We really value automated tests and do experiments regarding test driven development (TDD) and tests in general from time to time. In the retrospective of our lastest experiment this question struck me: Does refactoring turn the unit tests of TDD to integration tests over time?
Let me elaborate this a bit further. When you start out with your tests you have some unit of functionality – usually a class – in mind. As you add test after test your implementation slowly fleshes out. You are repeating the TDD cycle “Write a failing test – Make test pass – Refactor” as you are adding features. The refactoring step is crucial in the whole process because it keeps the code clean and evolvable. But this step is also the cause leading to my observation: As you add new features you may extract new classes when refactoring to obey the single responsibility principle (SRP) and keep your design sane. It is very easy to forget or just ignore refactoring the tests. They still pass. You still have the same code coverage. But your tests now test the combination of several units. And what’s worse: You have units without direct tests.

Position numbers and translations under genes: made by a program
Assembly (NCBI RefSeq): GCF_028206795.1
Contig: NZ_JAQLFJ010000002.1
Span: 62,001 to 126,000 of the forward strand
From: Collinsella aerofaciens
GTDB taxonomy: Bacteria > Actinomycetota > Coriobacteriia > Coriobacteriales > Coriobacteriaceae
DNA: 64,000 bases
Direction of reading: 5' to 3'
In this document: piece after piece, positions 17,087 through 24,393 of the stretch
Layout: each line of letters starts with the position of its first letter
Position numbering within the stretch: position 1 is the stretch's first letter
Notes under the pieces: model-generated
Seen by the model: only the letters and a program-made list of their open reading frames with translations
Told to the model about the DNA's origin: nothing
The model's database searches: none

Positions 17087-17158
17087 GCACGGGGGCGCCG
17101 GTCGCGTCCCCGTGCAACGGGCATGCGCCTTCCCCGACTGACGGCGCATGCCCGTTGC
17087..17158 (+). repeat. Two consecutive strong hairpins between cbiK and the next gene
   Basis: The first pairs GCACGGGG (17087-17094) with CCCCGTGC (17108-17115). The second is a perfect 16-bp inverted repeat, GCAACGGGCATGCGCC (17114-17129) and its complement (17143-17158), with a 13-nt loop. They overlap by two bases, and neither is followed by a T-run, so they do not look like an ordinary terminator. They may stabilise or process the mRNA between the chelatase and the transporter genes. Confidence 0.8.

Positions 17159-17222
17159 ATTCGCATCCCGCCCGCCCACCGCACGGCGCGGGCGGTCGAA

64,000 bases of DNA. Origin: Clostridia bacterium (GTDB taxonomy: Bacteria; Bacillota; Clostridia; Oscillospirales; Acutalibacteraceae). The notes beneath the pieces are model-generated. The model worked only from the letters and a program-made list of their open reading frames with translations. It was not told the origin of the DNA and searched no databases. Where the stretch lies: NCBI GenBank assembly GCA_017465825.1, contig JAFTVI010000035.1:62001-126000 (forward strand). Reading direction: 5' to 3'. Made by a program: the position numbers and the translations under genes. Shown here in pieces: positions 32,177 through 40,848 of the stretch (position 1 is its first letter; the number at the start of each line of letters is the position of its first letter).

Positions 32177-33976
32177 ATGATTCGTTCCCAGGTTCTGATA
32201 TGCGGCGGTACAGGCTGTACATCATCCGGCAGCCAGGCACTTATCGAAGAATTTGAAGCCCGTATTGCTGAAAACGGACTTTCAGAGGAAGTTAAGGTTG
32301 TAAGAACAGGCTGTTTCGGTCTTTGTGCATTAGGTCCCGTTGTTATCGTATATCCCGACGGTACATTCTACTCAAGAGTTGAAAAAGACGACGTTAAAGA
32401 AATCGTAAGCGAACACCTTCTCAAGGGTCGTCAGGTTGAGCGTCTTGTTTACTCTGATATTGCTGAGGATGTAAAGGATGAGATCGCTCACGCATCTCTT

This happened even in relatively small experiments on “Communication through tests” where the recontructing team could sometimes only guess that some class existed and either went on without it or created the class out of neccessity. The problem with this is that there are no obvious and clear indicators that your unit tests are not real unit tests anymore.
I neither have any solution nor am I completely sure how big the problem is in practice. It may help to state the TDD cycle more explicitly like “Write a failing test – Make test pass – Refactor implementation and tests” although that is no 100% remedy. One could implement a simple, checkstyle-like tool which lists all units without associated test class. I will keep an eye on the phenomenom and try to analyse it further. I would love to hear you view and experience on the matter.
2 thoughts on “Does Refactoring turn unit test of TDD to integration tests?”
When you collect new features in a class while refactoring, you first have to write unit tests of that class and mock that class in other tests. so you are right: “Write a failing test – Make test pass – Refactor implementation and tests”.
Thank you for the post.
It’s a good observation. In this case unit test with TDD might still have played an important role in discovering new collaborators while refactoring your code.